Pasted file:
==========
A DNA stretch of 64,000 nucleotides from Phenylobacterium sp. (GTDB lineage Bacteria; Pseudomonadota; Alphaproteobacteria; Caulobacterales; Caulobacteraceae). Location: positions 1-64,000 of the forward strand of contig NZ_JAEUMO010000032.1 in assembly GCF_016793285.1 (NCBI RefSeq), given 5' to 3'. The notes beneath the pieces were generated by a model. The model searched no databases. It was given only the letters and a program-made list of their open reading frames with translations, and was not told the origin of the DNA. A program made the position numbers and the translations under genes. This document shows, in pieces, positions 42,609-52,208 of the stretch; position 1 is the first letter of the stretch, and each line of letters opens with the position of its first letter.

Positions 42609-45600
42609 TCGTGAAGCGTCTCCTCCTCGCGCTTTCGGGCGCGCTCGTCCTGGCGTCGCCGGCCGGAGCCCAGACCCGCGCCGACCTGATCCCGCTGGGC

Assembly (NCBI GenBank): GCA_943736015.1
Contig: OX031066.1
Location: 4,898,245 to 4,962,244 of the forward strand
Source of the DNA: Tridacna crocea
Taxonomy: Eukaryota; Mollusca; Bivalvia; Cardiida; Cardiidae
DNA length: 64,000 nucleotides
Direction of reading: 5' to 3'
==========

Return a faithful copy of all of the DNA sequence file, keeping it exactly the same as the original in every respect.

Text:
A DNA stretch of 64,000 nucleotides from Phenylobacterium sp. (GTDB lineage Bacteria; Pseudomonadota; Alphaproteobacteria; Caulobacterales; Caulobacteraceae). Location: positions 1-64,000 of the forward strand of contig NZ_JAEUMO010000032.1 in assembly GCF_016793285.1 (NCBI RefSeq), given 5' to 3'. The notes beneath the pieces were generated by a model. The model searched no databases. It was given only the letters and a program-made list of their open reading frames with translations, and was not told the origin of the DNA. A program made the position numbers and the translations under genes. This document shows, in pieces, positions 42,609-52,208 of the stretch; position 1 is the first letter of the stretch, and each line of letters opens with the position of its first letter.

Positions 42609-45600
42609 TCGTGAAGCGTCTCCTCCTCGCGCTTTCGGGCGCGCTCGTCCTGGCGTCGCCGGCCGGAGCCCAGACCCGCGCCGACCTGATCCCGCTGGGC

Assembly (NCBI GenBank): GCA_943736015.1
Contig: OX031066.1
Location: 4,898,245 to 4,962,244 of the forward strand
Source of the DNA: Tridacna crocea
Taxonomy: Eukaryota; Mollusca; Bivalvia; Cardiida; Cardiidae
DNA length: 64,000 nucleotides
Direction of reading: 5' to 3'